With AIS-based solutions, it is possible to reference broadcast and GPS information from a vessel captured as much as five years prior, and replay events that actually occurred in the waterway. This ability to play back an incident or vessel route can help validate or contest the story of a particular vessel after an incident or demurrage claim. By comparing things such as speed, transit and headings, it is possible to get a better idea of what a particular vessel was doing and if the story is validated. This can improve supply chain management and marine terminal efficiency, and reduce demurrage by improving transparency of marine operations to all stakeholders.

For example, if a vessel tendered a notice of readiness prior to arrival at a sea buoy, AIS-based vessel tracking systems can identify the exact time of arrival at the sea buoy, providing valuable supporting data to minimize commercial disputes surrounding demurrage. In the case of weather-related events or waterway incidents that impede traffic, AIS data review can provide detailed information about who was impacted, and what actual delays and transit times occurred for waterway and port users. This type of information can be crucial to proving or disproving the validity of the demurrage claim.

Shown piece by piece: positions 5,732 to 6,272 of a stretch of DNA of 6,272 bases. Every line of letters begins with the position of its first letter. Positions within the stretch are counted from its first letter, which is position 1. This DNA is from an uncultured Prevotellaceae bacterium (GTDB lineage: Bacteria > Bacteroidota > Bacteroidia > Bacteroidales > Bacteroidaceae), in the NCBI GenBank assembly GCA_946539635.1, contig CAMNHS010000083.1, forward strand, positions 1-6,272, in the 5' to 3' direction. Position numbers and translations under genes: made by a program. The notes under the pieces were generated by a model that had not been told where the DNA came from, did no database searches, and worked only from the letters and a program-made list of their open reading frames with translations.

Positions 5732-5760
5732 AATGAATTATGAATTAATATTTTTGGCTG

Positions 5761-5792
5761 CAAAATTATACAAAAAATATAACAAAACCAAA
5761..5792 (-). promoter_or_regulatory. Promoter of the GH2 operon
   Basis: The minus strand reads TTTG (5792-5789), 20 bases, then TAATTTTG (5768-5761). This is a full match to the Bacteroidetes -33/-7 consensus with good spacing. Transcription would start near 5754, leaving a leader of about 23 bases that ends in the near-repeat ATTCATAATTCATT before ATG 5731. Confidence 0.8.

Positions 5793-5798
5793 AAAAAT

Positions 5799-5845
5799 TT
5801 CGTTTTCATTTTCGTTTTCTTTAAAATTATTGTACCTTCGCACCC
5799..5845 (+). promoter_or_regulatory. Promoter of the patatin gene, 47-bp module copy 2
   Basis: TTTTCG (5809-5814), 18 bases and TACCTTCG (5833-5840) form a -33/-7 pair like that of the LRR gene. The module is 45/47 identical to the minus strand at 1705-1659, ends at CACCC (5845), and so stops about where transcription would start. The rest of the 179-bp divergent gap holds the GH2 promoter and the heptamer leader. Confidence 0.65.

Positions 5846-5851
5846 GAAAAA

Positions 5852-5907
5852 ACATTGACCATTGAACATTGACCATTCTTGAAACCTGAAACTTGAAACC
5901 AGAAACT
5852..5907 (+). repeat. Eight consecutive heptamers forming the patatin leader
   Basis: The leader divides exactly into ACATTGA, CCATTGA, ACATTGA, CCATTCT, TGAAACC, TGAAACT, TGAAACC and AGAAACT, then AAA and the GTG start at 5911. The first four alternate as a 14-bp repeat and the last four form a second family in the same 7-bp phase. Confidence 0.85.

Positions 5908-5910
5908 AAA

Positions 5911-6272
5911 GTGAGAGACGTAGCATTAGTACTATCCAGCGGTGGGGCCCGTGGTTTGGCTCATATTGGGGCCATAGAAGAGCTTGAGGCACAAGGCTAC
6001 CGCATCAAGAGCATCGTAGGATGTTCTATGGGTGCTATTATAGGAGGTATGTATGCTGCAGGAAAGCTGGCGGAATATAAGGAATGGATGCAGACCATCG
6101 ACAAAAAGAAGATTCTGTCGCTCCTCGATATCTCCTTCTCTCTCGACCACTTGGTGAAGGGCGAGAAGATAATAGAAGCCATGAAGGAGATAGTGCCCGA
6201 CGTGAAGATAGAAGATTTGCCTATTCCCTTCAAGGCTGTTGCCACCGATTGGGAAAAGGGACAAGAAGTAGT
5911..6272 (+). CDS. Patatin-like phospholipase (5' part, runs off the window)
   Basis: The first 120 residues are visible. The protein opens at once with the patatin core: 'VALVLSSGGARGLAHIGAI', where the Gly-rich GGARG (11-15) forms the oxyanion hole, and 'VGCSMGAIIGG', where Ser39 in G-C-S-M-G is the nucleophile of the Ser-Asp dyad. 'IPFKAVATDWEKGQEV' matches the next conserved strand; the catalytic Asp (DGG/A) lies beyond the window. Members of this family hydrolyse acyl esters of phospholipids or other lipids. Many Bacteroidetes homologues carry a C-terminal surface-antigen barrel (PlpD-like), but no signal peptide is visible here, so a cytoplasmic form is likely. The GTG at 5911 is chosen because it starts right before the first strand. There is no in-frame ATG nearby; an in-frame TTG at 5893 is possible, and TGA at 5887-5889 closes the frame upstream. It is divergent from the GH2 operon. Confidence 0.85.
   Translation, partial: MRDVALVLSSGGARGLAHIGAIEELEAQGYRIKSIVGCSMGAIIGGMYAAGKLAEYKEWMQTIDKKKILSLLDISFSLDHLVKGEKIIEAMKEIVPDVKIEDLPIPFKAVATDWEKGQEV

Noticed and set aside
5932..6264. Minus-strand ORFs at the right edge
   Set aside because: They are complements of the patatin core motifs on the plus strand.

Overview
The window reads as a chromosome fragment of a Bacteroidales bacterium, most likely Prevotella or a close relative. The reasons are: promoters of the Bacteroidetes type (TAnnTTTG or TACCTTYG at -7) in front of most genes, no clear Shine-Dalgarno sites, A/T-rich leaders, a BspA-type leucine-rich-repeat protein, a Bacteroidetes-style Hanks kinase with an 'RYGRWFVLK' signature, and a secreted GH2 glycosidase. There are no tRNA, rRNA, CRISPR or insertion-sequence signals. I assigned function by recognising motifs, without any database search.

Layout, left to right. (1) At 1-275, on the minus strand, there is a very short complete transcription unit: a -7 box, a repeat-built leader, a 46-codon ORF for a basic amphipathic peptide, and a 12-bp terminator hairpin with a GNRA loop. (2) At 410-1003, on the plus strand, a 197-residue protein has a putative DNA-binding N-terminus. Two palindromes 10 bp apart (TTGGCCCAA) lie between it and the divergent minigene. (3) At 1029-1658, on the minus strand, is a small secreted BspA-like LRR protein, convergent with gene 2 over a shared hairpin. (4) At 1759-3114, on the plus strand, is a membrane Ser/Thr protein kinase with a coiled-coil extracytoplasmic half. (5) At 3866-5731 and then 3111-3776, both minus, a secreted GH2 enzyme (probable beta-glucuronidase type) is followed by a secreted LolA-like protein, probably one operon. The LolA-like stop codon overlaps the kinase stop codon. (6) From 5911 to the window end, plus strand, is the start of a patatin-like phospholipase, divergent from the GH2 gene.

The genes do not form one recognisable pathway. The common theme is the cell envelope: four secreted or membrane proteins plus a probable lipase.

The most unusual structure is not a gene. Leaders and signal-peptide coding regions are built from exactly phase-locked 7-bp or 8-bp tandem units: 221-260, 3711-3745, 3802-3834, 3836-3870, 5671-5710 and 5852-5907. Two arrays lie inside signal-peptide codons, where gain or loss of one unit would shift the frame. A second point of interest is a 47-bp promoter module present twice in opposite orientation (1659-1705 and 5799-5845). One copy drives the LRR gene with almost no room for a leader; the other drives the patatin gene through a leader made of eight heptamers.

Demurrage validation can be particularly challenging in the aftermath of major incidents that can delay reporting for months. When too much time elapses between the voyage and a disputed claim, it can often be difficult to generate the necessary level of detailed documentation with which to prove what happened. With AIS data, however, information can be referenced back for several years.

This was particularly beneficial to one of the world’s largest integrated international oil and gas companies after a significant weather system roared through Port Arthur, Texas, in 2009. Six months after the hurricane, the company received a US$400 000 demurrage claim from one of its charter vessel owners. The owner claimed that its vessel had arrived at the sea buoy as scheduled, tendered its notice of readiness (NOR), and then departed when the approaching weather made conditions unsafe to remain. The oil company believed this claim was invalid, and needed data to prove its case.

The oil company was already using PortVision’s TerminalSmart AIS tracking capabilities to provide realtime and historical visibility to all vessels of interest in selected monitoring zones. This visibility yields a number of benefits, including the ability to hold vendors, service providers and other waterway users accountable for their actions, and to support activities related to financial negotiations, staff training, policy enforcement, litigation, and demurrage validation. TerminalSmart enabled the oil company to demonstrate that two other tankers arrived after the vessel in question had departed, and had also taken pilots on board, pulled into port, and then departed well ahead of the storm. The claim was rescinded.

Demurrage claims will likely continue to rise, especially within the maritime domain. AIS-based vessel tracking provides a powerful tool for improving the transparency of the demurrage process and validating or contesting specific claims.


Adapted from a press release by Louise Mulhall

Published on 10/08/2015